Effects on river temperatures

There is some concern as well that the slower flow of the river caused by dams has allowed dangerous temperatures to occur. When water temperatures surpass 68 degrees Fahrenheit, salmon and steelhead can be gravely harmed.

In truth, hydropower may be having the opposite effect. As atmospheric temperatures continue to trend upward in the Northwest, historical data shows that average river temperatures have remained consistent. The reason being is that the reservoirs behind dams increase the total volume of water, which is more insulated against extreme temperatures. This is similar to trying to boil a small pot of water as opposed to a large one.

What we do see is that this insulating effect causes the river temperatures to rise more slowly but stay warmer longer into the year. In undammed rivers along the West Coast, extreme temperatures and low waters can lead to dangerous temperature spikes that are much rarer in the Columbia and Snake.

This is not to say that salmon and steelhead are not still struggling today, but their greatest threat is now climate change and its impact on the ocean. In this way, our fish-friendly hydropower and its critical role in fighting climate change could in fact be an important tool in the recovery of these iconic species.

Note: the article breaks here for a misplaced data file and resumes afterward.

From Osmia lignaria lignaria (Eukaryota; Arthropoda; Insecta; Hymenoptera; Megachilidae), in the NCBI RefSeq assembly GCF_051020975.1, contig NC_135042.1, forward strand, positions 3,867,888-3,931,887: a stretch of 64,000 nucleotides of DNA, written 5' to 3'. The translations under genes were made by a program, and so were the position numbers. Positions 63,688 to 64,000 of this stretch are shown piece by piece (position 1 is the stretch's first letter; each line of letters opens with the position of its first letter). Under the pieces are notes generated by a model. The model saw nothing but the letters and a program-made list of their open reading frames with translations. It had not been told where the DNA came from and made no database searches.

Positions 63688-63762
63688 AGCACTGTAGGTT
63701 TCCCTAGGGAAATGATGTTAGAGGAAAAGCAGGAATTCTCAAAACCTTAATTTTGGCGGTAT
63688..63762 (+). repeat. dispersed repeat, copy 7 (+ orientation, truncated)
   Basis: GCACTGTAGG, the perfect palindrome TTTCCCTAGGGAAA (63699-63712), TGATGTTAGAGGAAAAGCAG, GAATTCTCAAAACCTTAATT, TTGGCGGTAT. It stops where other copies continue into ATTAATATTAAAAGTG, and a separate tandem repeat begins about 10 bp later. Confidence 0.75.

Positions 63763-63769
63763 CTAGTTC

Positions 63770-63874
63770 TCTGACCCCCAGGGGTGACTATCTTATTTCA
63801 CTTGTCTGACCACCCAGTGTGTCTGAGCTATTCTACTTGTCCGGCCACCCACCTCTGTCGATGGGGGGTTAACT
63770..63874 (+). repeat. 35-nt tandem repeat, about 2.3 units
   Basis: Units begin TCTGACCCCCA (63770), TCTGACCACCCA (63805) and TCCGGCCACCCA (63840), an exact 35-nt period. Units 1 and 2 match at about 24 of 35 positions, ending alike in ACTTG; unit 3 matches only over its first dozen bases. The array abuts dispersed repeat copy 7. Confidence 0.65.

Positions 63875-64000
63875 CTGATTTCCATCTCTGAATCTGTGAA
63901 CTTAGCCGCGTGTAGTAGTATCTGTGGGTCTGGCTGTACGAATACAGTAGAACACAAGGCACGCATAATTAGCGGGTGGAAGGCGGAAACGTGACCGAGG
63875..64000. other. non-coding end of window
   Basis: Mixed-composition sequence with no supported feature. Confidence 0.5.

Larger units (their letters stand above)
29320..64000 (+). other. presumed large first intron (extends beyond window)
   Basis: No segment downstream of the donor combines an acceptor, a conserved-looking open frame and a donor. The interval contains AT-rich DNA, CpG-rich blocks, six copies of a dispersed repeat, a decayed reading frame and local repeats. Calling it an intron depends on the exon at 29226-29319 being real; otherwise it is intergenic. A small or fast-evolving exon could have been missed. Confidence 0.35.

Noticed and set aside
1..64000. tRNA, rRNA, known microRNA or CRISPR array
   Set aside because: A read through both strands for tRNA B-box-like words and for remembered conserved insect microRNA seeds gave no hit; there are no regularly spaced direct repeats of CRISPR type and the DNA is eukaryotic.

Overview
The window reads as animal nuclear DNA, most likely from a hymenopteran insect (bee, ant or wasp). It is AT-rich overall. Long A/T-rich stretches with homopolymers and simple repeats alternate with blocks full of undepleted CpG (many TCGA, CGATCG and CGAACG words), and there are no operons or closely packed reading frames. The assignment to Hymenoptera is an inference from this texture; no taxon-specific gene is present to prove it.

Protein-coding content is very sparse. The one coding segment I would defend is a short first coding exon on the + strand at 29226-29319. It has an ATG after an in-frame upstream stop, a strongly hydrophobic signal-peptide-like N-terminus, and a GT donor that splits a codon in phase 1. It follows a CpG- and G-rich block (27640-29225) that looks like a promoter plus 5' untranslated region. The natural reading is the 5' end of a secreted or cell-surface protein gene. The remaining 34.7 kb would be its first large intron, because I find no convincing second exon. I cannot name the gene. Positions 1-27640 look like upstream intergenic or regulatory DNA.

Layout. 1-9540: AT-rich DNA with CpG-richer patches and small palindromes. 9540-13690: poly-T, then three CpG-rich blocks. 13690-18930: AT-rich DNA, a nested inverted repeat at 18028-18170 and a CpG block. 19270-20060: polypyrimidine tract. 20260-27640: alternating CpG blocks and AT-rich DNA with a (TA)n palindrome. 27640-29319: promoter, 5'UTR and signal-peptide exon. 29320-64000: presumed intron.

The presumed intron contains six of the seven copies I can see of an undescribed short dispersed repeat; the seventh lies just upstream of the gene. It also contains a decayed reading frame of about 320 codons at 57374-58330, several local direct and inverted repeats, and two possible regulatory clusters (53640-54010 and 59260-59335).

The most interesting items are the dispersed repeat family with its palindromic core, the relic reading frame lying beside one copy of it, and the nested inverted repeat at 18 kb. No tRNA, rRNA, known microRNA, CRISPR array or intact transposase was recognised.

Methane emissions

Another concern is that hydropower can emit methane, a significant greenhouse gas, through its reservoirs. The accumulation of organic matter–either from submerging existing vegetation or by creating ideal conditions for aquatic plants–can break down and create anaerobic conditions. This process produces methane as a byproduct and releases it into the atmosphere.

This has certainly been true of dams closer to the equator and in more tropical climates. The Northwest, with its more moderate climate, does not experience these same issues. This is also a result of the location of our hydropower facilities, which have been constructed East of the Cascades in the dry, arid high desert.

Finally, the dams on the lower Columbia and lower Snake are run-of-the-river. This means that their reservoirs maintain a consistent flow and do not allow for these conditions to take place.

A study by the US Army Corps of Engineers showed that Northwest dams and their reservoirs do not create significant methane emissions.

Hydro is here to stay

Not all impacts are negative, either. Dams can control the amount and flow of water in the river and help reduce the effects of drought, flooding, and soil erosion. This consistency can be very beneficial to the river habitat and the species who call it home. And, much like the salmon and steelhead, the climate change fighting capabilities of hydropower provides many benefits to the Northwest’s ecosystem.

Northwest hydropower can provide renewable and reliable sources of electricity, but like all energy sources, there are impacts on the environment to consider. Our hydropower facilities have been in place for decades–some close to a century–and have seen significant upgrades and improvements over time. In that time, we have learned to mitigate for these impacts and find ways to reduce them while continuing to enjoy the numerous benefits our dams provide. As we look to the future, it is important that we remain vigilant in assessing and monitoring these impacts and finding solutions to make further improvements.